The federal prison in Seagoville is reporting a drastic change in COVID-19 cases.
Until recently, the low-security prison had the largest number of cases in the country’s prison system.
The virus has proven deadly, claiming the lives of three inmates including James ‘Jimmy’ Giannetta.
The only thing Russ Giannetta has of his brother are items in two cardboard boxes he just received from prison.
“It’s a really weird feeling that this is my brothers,” he said. “It’s a bunch of socks and a couple books.”
Jimmy Giannetta was at Federal Correctional Institution Seagoville for drug trafficking.
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The 65-year-old had many underlying health conditions and had been trying to get transferred to a medical facility before the outbreak.
“He was HIV positive. He was borderline with diabetes,” said Giannetta.
Jimmy contracted COVID-19 in late June.
“He said somebody in here has tested positive and this place is going to explode because there’s no simple way to contain it in here,” he remembers.
Giannetta said it became difficult to receive information about his brother’s condition in prison and when he was rushed to Dallas Regional Medical Center.
His brother had a ‘do not resuscitate’ order in place and did not want to be on a ventilator, he said.
Giannetta was able to FaceTime with his brother from his hospital bed in July.
“The place was pandemonium. People running around with tanks and respirators,” he said. “[Jimmy] didn’t want to talk about anything other than where to scatter his ashes and that kind of stuff and how he screwed up his life.”
Jimmy Giannetta died on July 16, the Dallas County Medical Examiner’s office confirms.
He is one of three Seagoville inmates who have died of the virus, according to the Federal Bureau of Prisons.
However, the prison is now reporting a dramatic improvement in active COVID cases after an explosion of the virus.
Well over half, closer to 75%, of the nearly 1746 have contracted the virus, according to online statistics.
“Last week when I was looking at the numbers for the facility it seems apparent that the overwhelming majority of people who were detained there [in Seagoville] had tested positive,” said Dr. Homer Venters.
As of Friday, active COVID-19 cases are now down to 2% of the inmate population, 36 inmates.
1,313 inmates have ‘recovered,’ according to the BOP.
“People that tested positive, let’s say three, four weeks ago, may be considered recovered or not part of active cases,” said Venters.
Venters, former chief medical officer of New York City’s jail system, is also an epidemiologist who has been investigating how COVID-19 is being handled in federal prisons, including Seagoville.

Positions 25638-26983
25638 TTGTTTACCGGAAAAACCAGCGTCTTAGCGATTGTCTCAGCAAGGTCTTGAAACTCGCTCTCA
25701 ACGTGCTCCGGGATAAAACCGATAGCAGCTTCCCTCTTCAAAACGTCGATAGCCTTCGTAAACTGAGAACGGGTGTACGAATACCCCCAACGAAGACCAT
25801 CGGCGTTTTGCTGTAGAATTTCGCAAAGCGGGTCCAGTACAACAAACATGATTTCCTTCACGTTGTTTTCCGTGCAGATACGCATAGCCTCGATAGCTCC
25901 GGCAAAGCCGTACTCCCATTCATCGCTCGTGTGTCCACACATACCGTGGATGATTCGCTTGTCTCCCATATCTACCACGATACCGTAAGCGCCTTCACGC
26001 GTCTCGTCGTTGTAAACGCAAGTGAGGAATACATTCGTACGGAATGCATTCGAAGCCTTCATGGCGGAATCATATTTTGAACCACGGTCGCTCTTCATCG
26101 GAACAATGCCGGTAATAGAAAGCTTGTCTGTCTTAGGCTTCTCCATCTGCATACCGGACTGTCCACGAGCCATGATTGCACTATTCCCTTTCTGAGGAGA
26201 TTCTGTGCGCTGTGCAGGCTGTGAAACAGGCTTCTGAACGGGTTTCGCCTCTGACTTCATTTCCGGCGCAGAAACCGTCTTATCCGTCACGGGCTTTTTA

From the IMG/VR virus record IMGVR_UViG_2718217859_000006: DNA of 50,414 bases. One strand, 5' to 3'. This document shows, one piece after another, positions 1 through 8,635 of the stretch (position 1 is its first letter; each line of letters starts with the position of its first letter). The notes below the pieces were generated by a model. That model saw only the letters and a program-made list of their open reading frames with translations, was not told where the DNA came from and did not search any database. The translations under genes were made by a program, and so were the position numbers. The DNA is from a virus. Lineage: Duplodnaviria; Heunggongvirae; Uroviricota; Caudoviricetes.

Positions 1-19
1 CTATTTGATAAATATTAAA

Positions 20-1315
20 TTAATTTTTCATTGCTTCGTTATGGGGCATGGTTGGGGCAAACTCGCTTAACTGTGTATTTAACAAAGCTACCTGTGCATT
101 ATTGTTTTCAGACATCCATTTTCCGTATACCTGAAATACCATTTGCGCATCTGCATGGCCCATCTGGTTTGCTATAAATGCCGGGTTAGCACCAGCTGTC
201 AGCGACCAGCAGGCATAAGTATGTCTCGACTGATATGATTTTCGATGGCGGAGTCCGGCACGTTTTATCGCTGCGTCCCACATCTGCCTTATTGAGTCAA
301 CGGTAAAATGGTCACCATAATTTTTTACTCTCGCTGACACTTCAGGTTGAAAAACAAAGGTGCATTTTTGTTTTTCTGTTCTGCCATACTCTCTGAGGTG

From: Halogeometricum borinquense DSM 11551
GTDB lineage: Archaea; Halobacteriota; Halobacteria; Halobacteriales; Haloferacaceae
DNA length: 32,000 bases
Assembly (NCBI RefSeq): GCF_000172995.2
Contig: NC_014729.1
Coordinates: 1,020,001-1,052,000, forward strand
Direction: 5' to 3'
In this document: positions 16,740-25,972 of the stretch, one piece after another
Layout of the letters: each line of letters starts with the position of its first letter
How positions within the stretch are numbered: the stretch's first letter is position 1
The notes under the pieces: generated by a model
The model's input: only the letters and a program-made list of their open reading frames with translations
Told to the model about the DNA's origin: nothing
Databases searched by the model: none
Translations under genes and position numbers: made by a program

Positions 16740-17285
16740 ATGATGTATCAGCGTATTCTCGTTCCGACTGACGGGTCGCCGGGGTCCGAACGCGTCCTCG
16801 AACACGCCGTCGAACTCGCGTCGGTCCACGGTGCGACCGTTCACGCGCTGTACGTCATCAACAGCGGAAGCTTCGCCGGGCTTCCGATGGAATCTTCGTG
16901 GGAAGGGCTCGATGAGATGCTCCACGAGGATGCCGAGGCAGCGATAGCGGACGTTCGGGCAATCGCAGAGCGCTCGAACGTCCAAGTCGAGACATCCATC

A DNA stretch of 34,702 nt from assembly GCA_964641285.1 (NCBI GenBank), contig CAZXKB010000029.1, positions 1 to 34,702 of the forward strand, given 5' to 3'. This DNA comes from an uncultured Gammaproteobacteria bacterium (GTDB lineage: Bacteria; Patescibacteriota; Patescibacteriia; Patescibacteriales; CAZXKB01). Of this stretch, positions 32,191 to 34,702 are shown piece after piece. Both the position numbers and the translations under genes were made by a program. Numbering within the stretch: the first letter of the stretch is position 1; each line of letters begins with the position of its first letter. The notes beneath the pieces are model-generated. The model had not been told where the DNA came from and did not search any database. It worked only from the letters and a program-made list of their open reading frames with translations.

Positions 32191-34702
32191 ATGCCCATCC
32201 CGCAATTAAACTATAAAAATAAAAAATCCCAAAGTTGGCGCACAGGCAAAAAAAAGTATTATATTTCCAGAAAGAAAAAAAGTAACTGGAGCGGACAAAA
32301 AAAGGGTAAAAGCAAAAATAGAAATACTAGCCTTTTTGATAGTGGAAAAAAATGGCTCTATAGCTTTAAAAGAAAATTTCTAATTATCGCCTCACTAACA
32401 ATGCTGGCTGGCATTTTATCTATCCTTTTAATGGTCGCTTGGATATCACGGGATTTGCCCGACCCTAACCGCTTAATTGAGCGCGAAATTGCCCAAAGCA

He cautions against the new data.
Four staff members have coronavirus, according to the BOP.
“When you kind of wave a wand over people and say they’re recovered, my experience going into jails and prisons is many of them are not actually recovered,” he said. “Many of them have new shortness of breath, chest pain, ringing in the ears, headaches. Other very serious symptoms.”
The Federal Bureau of Prisons released this statement to NBC 5 on the current Covid-19 situation in Seagoville:
Previously, a majority of inmates at FCI Seagoville were positive for COVID-19. The number has dropped to 35 positive inmates and 1,313 recovered inmates on the BOP's Coronavirus webpage as staff have diligently and safely carried out their responsibilities in accordance with CDC guidelines. In addition to taking inmates' temperatures and assessing them for COVID-19 symptoms twice daily, the institution began mass testing at FCI Seagoville this summer to identify asymptomatic and pre-symptomatic inmates who test positive so that they could be isolated quickly. This prevented COVID-positive inmates from transmitting the virus to others. The majority of positive inmates exhibited either mild or no symptoms. Accordingly, many of them have recovered as seen in the drop in numbers.
Venters urges Seagoville prison officials to order an individual evaluation of inmates for new chronic illnesses.
“We also have to recognize that in a facility like this, we likely have hundreds of people who have new health problems that are basically chronic,” he said. “I’ve actually come across correctional officers [at other facilities] who are supposedly recovered from COVID but who can barely do their jobs because they still struggle with these same symptoms.”
Venters said inmates at higher risk for developing complications should be considered for ‘compassionate release,’ in an effort to avoid another loss of life.
“I suspect half the U.S. population probably thinks let him [Jimmy] drop dead and I get it,” said Giannetta. “But you have to see when it’s a family member, my father’s constantly asking when’s Jimmy gonna call, it’s a different thing.”
All visitations at the federal prison continues to be suspended until further notice.
*Map locations are approximate, central locations for the city and are not meant to indicate where actual infected people live.